Outside a sari-sari store a man coddles his rooster and a woman cradles a newborn. I get wafts of festering trash but I also smell fresh pandesal.

I don’t see many women in my commutes but I find camaraderie with other bikers on the road. I exchange head nods with day laborers biking to construction sites and stop to chat at stoplights with racers practicing around Mall of Asia.

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Last week, I passed a row of waiting pedicabs, and held out my hand as I rode past, catching a half dozen high fives from the drivers. We all laughed.

I used to dread my commute, but now I look forward to it.

By the time I reach the office I feel better mentally and physically. For me, exercise has to be a necessary part of my day, or it just won’t happen.

I used to consider dancing in clubs and climbing a pedestrian overpass sufficient cardio workouts. Now my new waistline indicates that daily biking is healthier.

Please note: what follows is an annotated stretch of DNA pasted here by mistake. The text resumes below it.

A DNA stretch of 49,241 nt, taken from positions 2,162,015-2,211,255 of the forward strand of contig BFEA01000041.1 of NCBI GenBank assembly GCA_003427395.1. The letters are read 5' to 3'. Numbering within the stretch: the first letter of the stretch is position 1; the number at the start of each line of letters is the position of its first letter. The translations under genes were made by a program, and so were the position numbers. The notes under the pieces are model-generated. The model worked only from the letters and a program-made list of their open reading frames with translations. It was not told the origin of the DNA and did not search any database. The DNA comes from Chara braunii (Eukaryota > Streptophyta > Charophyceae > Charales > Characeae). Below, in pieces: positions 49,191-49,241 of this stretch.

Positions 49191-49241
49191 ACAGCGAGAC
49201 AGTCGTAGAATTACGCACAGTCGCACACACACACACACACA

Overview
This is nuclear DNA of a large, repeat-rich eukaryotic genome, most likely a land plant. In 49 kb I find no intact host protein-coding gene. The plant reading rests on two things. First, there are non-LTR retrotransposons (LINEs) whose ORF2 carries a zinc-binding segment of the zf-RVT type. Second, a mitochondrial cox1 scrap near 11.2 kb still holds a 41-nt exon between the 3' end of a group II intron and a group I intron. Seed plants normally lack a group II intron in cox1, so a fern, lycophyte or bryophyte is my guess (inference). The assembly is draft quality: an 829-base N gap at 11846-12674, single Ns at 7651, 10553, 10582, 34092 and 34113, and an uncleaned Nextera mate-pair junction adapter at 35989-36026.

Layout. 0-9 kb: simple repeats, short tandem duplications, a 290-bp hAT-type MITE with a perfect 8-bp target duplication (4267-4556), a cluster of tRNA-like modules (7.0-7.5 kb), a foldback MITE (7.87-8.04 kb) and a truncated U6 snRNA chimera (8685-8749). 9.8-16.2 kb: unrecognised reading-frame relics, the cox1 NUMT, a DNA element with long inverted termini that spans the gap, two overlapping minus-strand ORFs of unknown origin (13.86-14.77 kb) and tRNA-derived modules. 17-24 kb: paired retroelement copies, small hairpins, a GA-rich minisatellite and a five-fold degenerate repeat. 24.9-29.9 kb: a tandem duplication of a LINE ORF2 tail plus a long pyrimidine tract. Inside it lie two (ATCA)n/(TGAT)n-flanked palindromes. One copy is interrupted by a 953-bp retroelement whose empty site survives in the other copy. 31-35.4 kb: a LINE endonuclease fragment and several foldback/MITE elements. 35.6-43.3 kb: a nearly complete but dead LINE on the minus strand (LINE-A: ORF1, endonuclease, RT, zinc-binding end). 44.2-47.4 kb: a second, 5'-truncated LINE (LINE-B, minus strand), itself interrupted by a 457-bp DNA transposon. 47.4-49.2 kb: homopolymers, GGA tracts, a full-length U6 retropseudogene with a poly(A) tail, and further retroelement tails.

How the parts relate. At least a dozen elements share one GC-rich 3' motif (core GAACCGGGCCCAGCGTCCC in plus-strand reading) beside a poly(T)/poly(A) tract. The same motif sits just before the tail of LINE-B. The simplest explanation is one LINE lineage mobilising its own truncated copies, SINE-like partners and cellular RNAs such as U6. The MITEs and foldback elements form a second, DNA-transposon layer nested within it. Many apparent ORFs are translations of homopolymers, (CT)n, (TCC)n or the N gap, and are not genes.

I wasn’t always a confident biker.

Quezon Circle

When I lived in New York City, my boyfriend at the time bought me a pink Schwinn for my 26th birthday. He took me on rides to Central Park and across the Brooklyn Bridge.

WHEN biking, the author gets to meet people all over the city

WHEN biking, the author gets to meet people all over the city

Soon I was biking alone to school and to meet friends downtown for dinner, addicted to the feeling of freedom as I rode through the streets.

When I moved to Manila I didn’t think I could keep biking. The twisted road system and lack of street rules intimidated me.

It wasn’t until a friend in Manila Fixed Gear helped me find the perfect mint-green fixie and encouraged me to join the group’s weekly rides that I felt brave enough to give it a try.

Even with a band of fellow bikers, I thought the first time I circumvented Quezon Circle would be my last.

Now I find the chaos an advantage.

In New York City cars fly down the wide open grid of streets. Even where there are bike lanes, cars rule the road and they do so with tunnel vision.

In Manila the streets are narrower and less direct, limiting fast-moving traffic. Drivers expect that at any moment a pedicab, pushcart, group of children, or my favorite, the guy trying to sell a metal coat stand, will step out into traffic. It forces drivers to be more aware.